OlssønBarbieri plays with Bordeaux wine rules in Château Picoron rebrand
To reflect the restrictive winemaking regulations in the French region of Bordeaux, Norwegian studio OlssønBarbieri set itself constraints when coming up with a playful brand identity and packaging design for the winery Château Picoron.
Established in 1570, Château Picoron was recently bought by an Australian family who wanted to change everything about the brand identity but the name. They wanted the graphic design to break with the traditions of Bordeaux, while also bringing up issues of climate change and the region's future.
"Home to some of the world's most prestigious wines and strictest self-imposed regulations, Bordeaux has begun to lose its appeal to new generations," said OlssønBarbieri. "The goal was to create an inclusive brand identity by shaking the snobbery of the region, making wines more fun while honouring their legacy."
To meet this challenge, OlssønBarbieri decided to reference the strict rules that winemakers need to meet to use the Bordeaux appellation – such as using particular grapes, harvesting methods and length of maturation – by imposing some of its own constraints on the design, which has been shortlisted in the graphic design category of Dezeen Awards 2022.
Firstly, the team used only one font: Bourrasque by the French type foundry Bureau Brut. OlssønBarbieri picked it because it can slant 45 degrees in both directions, giving the studio ample room to play with shapes while creating an "effortless flair".
Secondly, the studio decided to use only names that are palindromes (words or phrases that read the same backwards and forwards) for the different wines, and create meaning through that limited choice.
They went with French palindromic names for the three top-of-the-range wines in the Château Picoron portfolio that have the Bordeaux appellation — Le bon Nobel, Ne de l'Eden and Mon Nom — and English ones for the three "younger" and more experimental wines, Tattarrattat, Madam I'm Adam and No Lemon, No Melon.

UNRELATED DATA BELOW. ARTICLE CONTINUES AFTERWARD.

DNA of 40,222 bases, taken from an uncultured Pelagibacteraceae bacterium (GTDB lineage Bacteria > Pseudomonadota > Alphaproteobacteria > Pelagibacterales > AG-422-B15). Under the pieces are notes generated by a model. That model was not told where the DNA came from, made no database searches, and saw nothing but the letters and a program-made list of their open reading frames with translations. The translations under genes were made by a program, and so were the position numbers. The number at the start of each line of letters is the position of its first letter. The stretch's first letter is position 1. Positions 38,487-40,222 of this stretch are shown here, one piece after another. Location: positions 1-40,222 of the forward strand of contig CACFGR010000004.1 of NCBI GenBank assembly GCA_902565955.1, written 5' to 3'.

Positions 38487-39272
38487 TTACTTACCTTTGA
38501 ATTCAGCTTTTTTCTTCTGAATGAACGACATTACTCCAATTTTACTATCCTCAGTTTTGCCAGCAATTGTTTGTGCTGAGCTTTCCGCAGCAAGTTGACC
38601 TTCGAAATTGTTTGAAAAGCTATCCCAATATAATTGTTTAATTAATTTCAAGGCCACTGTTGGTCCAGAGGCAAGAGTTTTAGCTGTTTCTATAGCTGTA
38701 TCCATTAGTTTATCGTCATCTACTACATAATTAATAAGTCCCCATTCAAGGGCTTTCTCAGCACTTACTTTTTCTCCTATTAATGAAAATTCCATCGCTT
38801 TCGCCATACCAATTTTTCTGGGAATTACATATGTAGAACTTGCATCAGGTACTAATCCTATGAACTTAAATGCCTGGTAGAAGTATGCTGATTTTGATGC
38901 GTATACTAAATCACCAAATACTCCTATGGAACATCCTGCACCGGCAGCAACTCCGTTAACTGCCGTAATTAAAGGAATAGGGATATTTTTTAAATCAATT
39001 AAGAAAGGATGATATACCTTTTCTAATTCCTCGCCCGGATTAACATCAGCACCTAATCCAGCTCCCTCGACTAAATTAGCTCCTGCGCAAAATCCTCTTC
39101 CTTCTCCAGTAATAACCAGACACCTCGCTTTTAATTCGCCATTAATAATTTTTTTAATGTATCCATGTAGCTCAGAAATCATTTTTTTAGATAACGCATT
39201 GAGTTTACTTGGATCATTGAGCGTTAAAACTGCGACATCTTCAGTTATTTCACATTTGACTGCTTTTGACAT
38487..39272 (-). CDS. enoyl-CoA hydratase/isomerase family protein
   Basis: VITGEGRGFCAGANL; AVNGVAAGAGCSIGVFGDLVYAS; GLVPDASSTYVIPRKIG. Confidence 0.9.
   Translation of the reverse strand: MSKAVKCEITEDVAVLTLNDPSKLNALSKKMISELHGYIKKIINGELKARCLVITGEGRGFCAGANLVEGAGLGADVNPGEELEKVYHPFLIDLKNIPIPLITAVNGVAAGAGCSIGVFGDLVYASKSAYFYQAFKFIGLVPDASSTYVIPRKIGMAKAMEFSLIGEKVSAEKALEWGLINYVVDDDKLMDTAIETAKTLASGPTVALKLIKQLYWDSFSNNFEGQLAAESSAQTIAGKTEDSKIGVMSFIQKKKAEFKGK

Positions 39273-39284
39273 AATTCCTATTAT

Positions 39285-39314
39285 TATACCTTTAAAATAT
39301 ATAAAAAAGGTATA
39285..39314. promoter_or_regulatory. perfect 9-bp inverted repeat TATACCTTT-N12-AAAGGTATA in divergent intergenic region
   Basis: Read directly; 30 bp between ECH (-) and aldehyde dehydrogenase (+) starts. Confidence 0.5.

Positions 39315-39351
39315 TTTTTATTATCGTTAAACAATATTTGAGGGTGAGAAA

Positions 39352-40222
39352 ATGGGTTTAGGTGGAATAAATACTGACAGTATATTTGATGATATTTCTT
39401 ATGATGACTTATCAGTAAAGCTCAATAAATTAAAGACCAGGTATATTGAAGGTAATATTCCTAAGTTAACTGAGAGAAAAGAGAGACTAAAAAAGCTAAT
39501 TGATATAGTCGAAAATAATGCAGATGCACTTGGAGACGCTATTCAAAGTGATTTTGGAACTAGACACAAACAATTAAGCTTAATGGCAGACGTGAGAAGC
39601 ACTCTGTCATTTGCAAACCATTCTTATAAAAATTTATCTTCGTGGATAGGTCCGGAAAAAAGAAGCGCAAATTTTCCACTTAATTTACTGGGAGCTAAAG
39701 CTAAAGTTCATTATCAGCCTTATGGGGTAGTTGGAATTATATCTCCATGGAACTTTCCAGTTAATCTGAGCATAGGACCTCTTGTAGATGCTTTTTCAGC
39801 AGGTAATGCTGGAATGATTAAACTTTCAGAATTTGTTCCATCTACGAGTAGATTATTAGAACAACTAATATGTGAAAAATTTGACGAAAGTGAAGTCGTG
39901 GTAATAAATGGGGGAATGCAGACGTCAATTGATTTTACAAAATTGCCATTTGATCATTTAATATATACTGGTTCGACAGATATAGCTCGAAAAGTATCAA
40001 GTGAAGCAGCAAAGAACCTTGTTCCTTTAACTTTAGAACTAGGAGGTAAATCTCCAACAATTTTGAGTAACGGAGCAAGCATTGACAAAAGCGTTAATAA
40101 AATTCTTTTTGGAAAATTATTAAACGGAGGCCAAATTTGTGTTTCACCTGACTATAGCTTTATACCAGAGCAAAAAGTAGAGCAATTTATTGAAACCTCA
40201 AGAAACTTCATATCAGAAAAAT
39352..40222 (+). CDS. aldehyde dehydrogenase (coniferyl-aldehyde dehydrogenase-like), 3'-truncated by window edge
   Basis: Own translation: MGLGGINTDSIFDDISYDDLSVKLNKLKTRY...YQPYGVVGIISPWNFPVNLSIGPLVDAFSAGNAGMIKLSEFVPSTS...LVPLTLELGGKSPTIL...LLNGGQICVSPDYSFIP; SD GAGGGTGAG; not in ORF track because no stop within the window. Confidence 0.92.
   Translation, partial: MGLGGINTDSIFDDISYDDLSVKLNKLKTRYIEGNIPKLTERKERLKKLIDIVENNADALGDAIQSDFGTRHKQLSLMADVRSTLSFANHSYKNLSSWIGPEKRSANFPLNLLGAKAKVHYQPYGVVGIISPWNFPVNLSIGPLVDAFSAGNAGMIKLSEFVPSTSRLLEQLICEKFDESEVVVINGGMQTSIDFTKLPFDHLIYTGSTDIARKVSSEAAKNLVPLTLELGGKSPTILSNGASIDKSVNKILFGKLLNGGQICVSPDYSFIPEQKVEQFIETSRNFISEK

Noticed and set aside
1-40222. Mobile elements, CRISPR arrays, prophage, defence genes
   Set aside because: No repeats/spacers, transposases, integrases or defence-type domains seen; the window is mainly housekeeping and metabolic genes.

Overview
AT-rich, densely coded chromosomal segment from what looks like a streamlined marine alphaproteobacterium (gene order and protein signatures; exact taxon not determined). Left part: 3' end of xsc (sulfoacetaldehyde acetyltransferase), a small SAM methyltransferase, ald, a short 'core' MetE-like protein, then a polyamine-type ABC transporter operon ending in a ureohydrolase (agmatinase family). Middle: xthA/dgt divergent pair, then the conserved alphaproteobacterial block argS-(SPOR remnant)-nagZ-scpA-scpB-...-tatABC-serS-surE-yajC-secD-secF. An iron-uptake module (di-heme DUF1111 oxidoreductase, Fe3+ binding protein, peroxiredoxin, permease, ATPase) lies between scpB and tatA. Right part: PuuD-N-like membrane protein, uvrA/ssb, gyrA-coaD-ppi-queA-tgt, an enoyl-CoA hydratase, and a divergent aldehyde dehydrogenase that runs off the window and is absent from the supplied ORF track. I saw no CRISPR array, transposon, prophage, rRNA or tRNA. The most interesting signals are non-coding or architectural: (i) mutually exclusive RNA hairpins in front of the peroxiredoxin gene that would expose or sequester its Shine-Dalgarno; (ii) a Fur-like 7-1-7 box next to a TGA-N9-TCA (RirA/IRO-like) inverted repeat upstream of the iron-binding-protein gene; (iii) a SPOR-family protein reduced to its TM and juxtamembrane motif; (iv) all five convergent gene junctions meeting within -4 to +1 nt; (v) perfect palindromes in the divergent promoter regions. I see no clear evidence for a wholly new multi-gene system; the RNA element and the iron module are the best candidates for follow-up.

The result are several labels that play with typography. One of the wines, Tattarrattat, has a natural fizz created through the process of carbonic maceration, so OlssønBarbieri mirrored that in the label, which sees the letters scattered like bubbles.
In the Madam I'm Adam label, the letters slant forward and form a circle, while No Lemon, No Melon plays with negative space. The Ne de l'Èden label takes a slightly different approach in order to incorporate another theme of the graphic design: the bird.
All of the wines are based on the Merlot grape, which is named after the Merle blackbird, so OlssønBarbieri adopted this bird as the mascot, logo-mark and "brand's storyteller". The Ne de l'Èden bottle features an illustration of this bird in dot-to-dot.
Illustrations are used elsewhere too, all created in collaboration with French artist Jochen Gerner. Small ones on the reverse of the bottle describe the winemaking constraints that went into that style. For instance, on the Ne de l'Èden, the illustration focuses on minimal intervention.
This also presented an opportunity to initiate discussion on climate change and the future of Bordeaux wine, as OlssønBarbieri says the warm summers of the past years have made it difficult to control the sugar level and therefore alcohol content of the wine.
"The Bordeaux regulation says that you can't irrigate and you should harvest in a certain window of time, so you are really at the mercy of the climate and that is what makes this wine difficult to produce, since the climate is warmer and drier," OlssønBarbieri managing director Henrik Olssøn told Dezeen.
"Here the illustration shows people observing and worrying about the climate itself," he added. "For Mon Nom, we wanted to illustrate the cold ferment process, with the Merle mascot dressed in leaves, and for Tattarattat, a more effervescent and almost explosive process created by the carbonic maceration."
As part of the rebrand, OlssønBarbieri also created a concept and mark for a new community centred around Bordeaux winemaking called Ouvroir de Vins Potentielles (OUVIPO, or "workshop of potential wines").
Founded in 2012 by Olssøn with Erika Barbieri, the studio has previously created an engineering-inspired, plastic-free chocolate packaging design for CF18 Chocolatier and the visual identity and bottle for water brand Snåsa.